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DR. WI LLI AM C.

KURLI NKUS
ENGLI SH 31 53, TECHNI CAL WRI TI NG
FALL 201 4
Designing Documents for
International Audiences: Basics
Scannability
Weve already talked about several rules to make documents
more approachable and scannable, these rules also make
documents easier to read for everyone:
Modal redundancy: Add well-labeled, self-explanatory images,
infographics, etc., so your reader can have access to your content in
multiple ways.
Include short but informative subheadings separating each section.
Number your sections as well. (Roman numeralsCapital
lettersArabic numerals)
Include bulleted and numbered listswhenever possible, make bullet
points brief or complete sentences; try not to make them in-
between/incomplete sentences.
Add page numbers after 2 pages
Create a table of contents after 10 pages.
For more specifics about writing for Chinese and Indian audiences see
Purdue Owls site: https://owl.english.purdue.edu/owl/section/5/25/
Writing Style
Avoid Obvious Americanisms: Avoid slang, metaphors,
jokes, cultural references that your audience isnt like to
get.
Present tense: When possible, write in the active present
tense. (Think about learning Spanish, French, German,
whatever, the simplest tense/first tense you learn in
present). If you need to write in simple past tense or
future, thats ok, but try to avoid more complicated
tenses ing, have done, etc.
Keep sentences short: Keep sentences short and concise
with a simple subject and a simple action/verb
(whenever possible use a concrete subject and verb vs. a
pronoun): It is cold outside vs. the weather is cold.
Writing Style
Word choice: Stick with common concrete verbs and
nouns. Now is not the time to stretch your vocab
skills.
Write more formally: Avoid contractions; avoid
parentheticals (either inside parentheses, commas,
or dashes).
Numbers: Use metric whenever possible, use
numerals
Document Design
Typography:
Stick to two fonts maximum per document (not including
italics, bolds, and size changes)
Sans Serif: Fonts without the feet. Good for reading on the web;
best for short documents; good for section headings.
Serif: Fonts with feet. Best for printed text and reading long texts
on-line.
Create styles for headings and subheadings and bullets and use
them uniformly. The paint brush tool is the easiest way to do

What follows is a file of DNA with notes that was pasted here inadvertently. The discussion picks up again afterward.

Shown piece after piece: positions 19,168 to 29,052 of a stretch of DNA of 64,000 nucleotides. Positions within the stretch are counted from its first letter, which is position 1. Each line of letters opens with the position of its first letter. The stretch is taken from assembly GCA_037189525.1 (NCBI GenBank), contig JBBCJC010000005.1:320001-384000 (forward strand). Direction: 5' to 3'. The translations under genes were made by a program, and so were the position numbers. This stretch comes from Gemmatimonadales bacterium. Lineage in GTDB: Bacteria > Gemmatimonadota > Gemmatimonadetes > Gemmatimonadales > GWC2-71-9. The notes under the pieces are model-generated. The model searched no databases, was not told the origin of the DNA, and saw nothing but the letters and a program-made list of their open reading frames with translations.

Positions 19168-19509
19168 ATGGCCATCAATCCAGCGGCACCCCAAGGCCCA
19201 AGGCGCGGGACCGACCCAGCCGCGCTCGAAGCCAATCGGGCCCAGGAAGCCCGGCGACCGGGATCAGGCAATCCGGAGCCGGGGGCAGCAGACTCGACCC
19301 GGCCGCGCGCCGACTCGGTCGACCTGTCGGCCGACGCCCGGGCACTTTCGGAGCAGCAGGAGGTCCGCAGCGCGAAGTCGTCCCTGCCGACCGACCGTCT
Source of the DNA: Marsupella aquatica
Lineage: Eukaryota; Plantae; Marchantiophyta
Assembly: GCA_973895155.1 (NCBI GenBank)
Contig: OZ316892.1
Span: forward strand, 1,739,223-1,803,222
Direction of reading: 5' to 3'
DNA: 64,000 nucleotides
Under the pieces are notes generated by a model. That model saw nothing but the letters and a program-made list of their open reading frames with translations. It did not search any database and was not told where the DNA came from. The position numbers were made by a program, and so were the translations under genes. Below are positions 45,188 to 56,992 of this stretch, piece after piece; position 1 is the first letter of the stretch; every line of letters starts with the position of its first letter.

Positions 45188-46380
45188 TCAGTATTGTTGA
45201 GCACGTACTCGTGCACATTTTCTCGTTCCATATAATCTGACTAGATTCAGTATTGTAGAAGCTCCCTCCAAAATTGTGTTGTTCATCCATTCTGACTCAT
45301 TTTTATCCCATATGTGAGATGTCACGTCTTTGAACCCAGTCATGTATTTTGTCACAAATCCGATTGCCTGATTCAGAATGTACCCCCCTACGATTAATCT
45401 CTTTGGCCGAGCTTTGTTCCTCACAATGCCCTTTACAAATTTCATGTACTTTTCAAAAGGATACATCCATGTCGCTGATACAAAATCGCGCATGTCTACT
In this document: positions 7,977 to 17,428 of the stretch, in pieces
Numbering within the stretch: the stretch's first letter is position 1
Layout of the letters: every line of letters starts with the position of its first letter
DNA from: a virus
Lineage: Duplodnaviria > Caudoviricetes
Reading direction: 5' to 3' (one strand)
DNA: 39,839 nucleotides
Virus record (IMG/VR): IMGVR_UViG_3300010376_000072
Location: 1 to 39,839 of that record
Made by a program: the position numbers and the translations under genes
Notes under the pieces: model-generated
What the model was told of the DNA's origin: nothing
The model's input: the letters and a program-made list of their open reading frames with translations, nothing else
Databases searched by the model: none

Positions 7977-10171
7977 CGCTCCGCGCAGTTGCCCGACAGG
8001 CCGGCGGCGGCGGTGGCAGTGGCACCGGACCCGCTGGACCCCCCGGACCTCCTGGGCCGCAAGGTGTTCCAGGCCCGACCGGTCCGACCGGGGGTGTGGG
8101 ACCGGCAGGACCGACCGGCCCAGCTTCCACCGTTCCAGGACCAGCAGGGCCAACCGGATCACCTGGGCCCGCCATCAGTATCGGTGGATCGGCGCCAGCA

this though you can create styles and save them if you wish.
If you are creating a document that might be printed or
photocopied (especially resumes) make sure you test out what
it looks like printed.
Document Design
Typography:
Dont double-space after periods. Fonts are now designed to
put extra space there automatically.
Dont underlineits outdated, use bold (less common) or
italics (more common) for emphasis.
Em dashes (used to act as a comma or parenthesis to separate
out phrases) vs. hyphens (used to join words in a compound
construction) vs. En dashes (used to connect numbers in a
range or that are related. From 10-34).

Document Design
Layout:
Either indent every
paragraph or place a
blank line between
paragraphs. Dont do
both.
Creating typographic
hierarchy
Space between divisions:
Add more space between
big sections (between
sections) than you would
between smaller ones
(between paragraphs).
Document Design
Layout:
Have different levels of headings in different sizes of fonts or
typefaces. I usually recommend using a sans serif for headings
and a serif for body text and not changing the font size which
can risk looking immature.

Document Design
Accessibility
See scannabilty page
Use alt-text for images: Just like in web-design, you should
add alt-text to all your images and write a brief description of
what is in the image so that readers using screen-readers can
have access to those pictures. Format PictureAlt Text (You
can add these descriptions in your figure captions instead if
youd like but often your figure captions will not simply
describe what is in the image but analyze it).
With a screen reader blank spaces sound like blank, blank,
blankto avoid this dont format your document by using
the space bar, instead, use tabs.
Color choice: Design with the greatest color contrast possible.


Document Design
Extras:
For formal letters, when possible, use stationary from the
organization you are representing or from the university.
Dont go below 10-point font and .8 margins (this is especially
for resumes which one often finds oneself wishing they had
more space).
Stick to common fonts: Times New Roman is still king for
large amounts. Arial is queen of the sans serifs.
Experiment with MicrosoftWord templates. There are
hundreds of free templates beyond the ones in Word:
https://store.office.live.com/Templates
Microsoft word pre-existing templates and color pallets are also
good choices